My spouse is the best GM ever. I’ll provide three dungeons she’s sprung on me in our one-on-one game as evidence. Each one takes a look at the tropes of fantasy gaming and turns the dial up to eleven. By all means, toss them at your own players, too!
- Dungeon LARP! Not your players, mind, but their characters. The dungeon was built by a demon with a sense of humor and a flair for drama. At the start of this dungeon, each member of the party got a slip of paper with a role on it, such as “Gruff dwarven cleric” or “Human paladin with a dark past”. A brief amusement park cart ride went past some murals poking fun at the tropes of fantasy adventure gaming before turning into a dark roller coaster, a la Space Mountain. Upon disembarking, the party encountered a linear dungeon with an illusory princess, a villainous troll, and a labyrinth full of red herring switch puzzles. The illusions were so over the top that we were encouraged to ham it up ourselves. Our “dwarven cleric” (whose role was, luckily, filled by an actual cleric, if half-aquatic-elf) cast spiritual stone on some of the setting dressing: styrofoam and papier-mâché, like a cheesy ’60s show or a Disney World ride, with humorous results. You can get fairly Willy Wonka with the setting descriptions when you use this on your group. At the end, after a series of riddles posed by tropes like the cloaked figure and the none-shall-pass knight, the party was graded on a five-star system based on how well they played their roles. Instead of gold, each character was rewarded with one rank per star in a skill rolled from a table (or a chance for a free feat with a 5-star rating) – or, better yet, just give your party points in Perform (acting). 🙂 On the way out there was a graffiti wall with a Sharpie hung nearby. Past adventurers had left their scores, remarks, jokes, and philosophical ruminations (e.g. “Kilroy was here”).
- Ghost house! Generally, we follow the right-hand rule in a dungeon: always follow the right-hand wall, including entering doors on the right hand side of a hallway before continuing the rest of the way down (or sometimes we switch it up and go left-hand instead). What my spouse did with this dungeon was take that technique away from us. She put us in a circular building with doorframes spaced down the hallways which acted as teleporters. Line of sight followed the teleport path as well, so it took a while before I caught onto how the system worked, even though I understood fairly quickly that we were being zapped about. But new layers of complexity were layered on as we went in, until we were eventually contending with an infinite hallway with Scooby-Doo doors that led one to another, an illusory wall collapse hiding a holographic projection of a ghost designed to drain our resources figuring out how to defeat it (though I got lucky on the Perception check to see the emitters), a chasm puzzle with red herring devices nearby that instead required an element from elsewhere in the dungeon to solve (and since this dungeon was nonlinear, we could easily have come across the chasm before discovering the necessary equipment), and a fantastic iron golem obstacle.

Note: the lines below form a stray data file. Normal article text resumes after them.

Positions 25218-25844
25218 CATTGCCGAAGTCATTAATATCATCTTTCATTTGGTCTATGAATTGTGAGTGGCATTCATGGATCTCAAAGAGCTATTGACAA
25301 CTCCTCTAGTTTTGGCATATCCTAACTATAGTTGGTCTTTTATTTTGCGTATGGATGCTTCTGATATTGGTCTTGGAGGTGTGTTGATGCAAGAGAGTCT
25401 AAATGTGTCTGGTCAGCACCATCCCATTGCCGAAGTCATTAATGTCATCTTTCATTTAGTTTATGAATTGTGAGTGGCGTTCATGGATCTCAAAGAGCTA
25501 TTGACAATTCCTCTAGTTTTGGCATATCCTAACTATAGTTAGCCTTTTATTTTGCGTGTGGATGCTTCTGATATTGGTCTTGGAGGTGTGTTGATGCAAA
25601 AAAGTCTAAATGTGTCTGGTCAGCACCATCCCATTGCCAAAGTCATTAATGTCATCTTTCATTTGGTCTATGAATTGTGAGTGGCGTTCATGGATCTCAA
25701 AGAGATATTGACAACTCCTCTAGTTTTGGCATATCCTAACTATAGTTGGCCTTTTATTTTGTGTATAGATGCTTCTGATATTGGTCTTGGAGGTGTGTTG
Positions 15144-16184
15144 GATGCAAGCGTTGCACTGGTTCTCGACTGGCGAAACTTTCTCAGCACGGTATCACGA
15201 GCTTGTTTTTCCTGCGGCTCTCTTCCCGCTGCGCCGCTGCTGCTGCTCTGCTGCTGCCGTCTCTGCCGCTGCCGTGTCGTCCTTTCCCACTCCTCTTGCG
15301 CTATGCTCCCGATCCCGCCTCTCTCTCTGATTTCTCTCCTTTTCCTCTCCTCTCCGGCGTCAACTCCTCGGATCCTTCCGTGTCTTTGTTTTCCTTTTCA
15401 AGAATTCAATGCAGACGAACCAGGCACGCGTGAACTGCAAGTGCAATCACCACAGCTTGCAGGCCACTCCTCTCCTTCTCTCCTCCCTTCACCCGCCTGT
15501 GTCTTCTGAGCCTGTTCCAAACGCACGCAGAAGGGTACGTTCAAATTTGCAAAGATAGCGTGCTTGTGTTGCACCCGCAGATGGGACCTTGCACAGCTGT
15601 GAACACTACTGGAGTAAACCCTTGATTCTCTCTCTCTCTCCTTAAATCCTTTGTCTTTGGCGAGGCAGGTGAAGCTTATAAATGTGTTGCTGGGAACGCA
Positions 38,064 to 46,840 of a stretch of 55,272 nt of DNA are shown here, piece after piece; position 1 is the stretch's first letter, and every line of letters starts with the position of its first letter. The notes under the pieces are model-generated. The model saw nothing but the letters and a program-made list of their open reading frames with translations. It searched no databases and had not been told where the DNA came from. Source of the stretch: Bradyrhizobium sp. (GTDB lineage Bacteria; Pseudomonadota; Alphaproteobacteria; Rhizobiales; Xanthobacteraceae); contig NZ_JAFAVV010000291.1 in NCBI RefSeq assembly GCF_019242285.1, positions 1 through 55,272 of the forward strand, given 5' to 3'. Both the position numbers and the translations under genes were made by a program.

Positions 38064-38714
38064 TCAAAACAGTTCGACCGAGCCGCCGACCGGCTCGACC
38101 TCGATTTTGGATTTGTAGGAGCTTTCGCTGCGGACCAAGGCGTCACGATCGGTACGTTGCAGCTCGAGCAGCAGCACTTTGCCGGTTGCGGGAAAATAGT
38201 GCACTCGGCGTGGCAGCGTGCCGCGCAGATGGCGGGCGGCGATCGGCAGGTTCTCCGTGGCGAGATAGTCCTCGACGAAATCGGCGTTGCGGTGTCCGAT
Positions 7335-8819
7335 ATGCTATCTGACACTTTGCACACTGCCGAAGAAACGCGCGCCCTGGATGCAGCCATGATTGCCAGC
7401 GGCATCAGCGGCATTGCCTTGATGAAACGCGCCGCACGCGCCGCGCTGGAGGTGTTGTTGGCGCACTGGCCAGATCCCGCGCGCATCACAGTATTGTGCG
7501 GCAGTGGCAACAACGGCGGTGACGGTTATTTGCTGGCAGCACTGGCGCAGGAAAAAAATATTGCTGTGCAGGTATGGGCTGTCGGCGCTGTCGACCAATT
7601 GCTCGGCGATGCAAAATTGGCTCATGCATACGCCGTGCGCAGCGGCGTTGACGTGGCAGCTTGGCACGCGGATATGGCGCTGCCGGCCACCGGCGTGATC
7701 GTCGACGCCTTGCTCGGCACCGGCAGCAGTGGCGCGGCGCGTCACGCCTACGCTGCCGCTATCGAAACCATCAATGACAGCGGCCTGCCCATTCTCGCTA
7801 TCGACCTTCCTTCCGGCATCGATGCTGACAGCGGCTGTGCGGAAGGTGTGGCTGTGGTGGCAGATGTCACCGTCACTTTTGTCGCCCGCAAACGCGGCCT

I want to talk about this iron golem for a minute, because it was excellent. Our party is pretty tough, but we don’t have a lot of optimized damage output or adamantine weaponry, so there was no way we were going to stand up to that thing in a straight up fight. We snuck by it invisibly at first. Unfortunately, our objective in this dungeon was to extract a group of noncombatants, and we realized that our return journey would have to go back by the golem. We didn’t have the resources to make nine civilians plus our six-person party sneaky enough for a repeat performance. Instead we rushed the civilians through the room on the periphery while a few of our number kept the golem busy. When the last of the civilians was out of the monster’s reach, we engaged in a fighting retreat before outright fleeing. One thing I appreciate about my spouse is that she gives a good mix of beer & pretzels fights and encounters that require quick, tactical thinking.
- The abandoned monastery. Instead of a stone cloister full of cobwebs and crumbling statues, this dungeon was suffused with the history of the setting. My spouse first designed it as a working subterranean monastery, down to the number of monks it would have housed and its relation to the local geology. She then ran it through a war and a period of abandonment. Then she imagined it after it had been taken over by gnomes who used the water table as a power source for their machines. Finally she let it be abandoned again until its most recent residents, a group of skum, took it over. All of that was present when we walked in the door. The descriptions of festival murals intersecting with copper and bronze gearwork, all layered over with slippery algae, gave a real sense of history-all-at-once that you’ll recognize if you’ve ever been to an archaeological site which served more than one society over the centuries. We fought a few fungus monsters living in the algae and spent most of our time skating around and landing on our butts in the muck. There was an enormous metal machine taking up what had been a dormitory which had become disconnected from its water source and had rusted; its purpose remained unknown to the party. My character was able to negotiate with the skum for safe passage rather than fight them, though they only let one party member through to retrieve the objective and kept up a threatening appearance the whole time. One of the truisms of the world is that the party is not the baddest group on the planet, and we have to talk our way through more often than fight.